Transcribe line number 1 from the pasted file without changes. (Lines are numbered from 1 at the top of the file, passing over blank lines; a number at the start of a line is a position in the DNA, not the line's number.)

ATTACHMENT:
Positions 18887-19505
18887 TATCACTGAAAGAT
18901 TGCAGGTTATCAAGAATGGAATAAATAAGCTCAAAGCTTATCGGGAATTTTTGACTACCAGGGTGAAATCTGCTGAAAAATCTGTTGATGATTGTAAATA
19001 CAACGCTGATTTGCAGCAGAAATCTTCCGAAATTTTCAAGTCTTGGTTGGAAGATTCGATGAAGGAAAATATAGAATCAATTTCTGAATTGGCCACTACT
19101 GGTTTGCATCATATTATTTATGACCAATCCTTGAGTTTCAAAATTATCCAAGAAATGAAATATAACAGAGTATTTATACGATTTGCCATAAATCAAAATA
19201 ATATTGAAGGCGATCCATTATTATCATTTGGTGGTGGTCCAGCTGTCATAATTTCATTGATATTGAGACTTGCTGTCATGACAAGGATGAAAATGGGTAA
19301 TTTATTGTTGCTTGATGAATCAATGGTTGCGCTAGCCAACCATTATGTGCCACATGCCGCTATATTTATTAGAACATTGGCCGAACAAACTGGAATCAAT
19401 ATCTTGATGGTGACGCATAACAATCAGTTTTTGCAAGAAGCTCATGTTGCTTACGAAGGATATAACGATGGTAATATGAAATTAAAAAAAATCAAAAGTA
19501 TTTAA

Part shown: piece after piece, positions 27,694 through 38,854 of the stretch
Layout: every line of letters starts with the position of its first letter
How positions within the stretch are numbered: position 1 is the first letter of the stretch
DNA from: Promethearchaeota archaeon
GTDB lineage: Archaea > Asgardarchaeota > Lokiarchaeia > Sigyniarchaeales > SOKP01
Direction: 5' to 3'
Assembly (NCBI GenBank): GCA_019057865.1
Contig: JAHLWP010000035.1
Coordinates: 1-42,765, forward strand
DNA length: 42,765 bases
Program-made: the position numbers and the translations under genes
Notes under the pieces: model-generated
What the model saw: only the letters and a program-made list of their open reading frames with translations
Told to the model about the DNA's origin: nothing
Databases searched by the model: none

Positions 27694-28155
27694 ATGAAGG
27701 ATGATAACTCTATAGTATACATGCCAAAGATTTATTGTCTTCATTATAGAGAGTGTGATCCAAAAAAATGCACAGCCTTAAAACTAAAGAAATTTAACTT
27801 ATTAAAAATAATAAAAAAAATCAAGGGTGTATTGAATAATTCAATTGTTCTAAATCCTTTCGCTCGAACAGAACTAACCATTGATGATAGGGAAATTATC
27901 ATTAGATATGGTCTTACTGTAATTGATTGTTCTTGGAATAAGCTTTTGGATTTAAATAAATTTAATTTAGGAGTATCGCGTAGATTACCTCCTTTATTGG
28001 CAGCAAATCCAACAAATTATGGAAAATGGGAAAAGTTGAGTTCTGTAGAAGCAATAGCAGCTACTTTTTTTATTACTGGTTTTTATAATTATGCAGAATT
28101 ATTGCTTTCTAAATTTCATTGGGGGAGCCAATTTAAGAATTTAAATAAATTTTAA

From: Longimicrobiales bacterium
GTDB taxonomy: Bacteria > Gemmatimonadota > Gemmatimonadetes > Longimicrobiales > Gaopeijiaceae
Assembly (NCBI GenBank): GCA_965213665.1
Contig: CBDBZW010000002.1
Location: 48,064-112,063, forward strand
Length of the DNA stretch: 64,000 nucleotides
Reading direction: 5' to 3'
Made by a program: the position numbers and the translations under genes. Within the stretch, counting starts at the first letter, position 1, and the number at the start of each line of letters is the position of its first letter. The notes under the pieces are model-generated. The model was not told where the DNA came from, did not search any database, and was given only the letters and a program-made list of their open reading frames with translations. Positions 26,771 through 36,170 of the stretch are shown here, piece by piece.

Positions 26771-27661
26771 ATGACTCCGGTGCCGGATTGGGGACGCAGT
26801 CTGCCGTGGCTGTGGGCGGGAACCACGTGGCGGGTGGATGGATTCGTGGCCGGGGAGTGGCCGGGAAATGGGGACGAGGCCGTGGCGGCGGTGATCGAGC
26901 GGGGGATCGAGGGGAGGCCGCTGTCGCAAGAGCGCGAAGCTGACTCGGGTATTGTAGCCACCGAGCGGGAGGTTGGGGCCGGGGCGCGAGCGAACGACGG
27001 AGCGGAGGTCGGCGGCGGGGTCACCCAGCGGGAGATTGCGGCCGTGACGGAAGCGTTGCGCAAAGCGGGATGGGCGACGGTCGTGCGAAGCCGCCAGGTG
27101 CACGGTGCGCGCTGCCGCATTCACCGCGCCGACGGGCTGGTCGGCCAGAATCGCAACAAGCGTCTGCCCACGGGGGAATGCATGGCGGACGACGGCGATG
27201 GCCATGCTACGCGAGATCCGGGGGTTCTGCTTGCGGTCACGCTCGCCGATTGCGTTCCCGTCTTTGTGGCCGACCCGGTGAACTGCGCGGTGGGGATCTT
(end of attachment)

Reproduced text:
Positions 18887-19505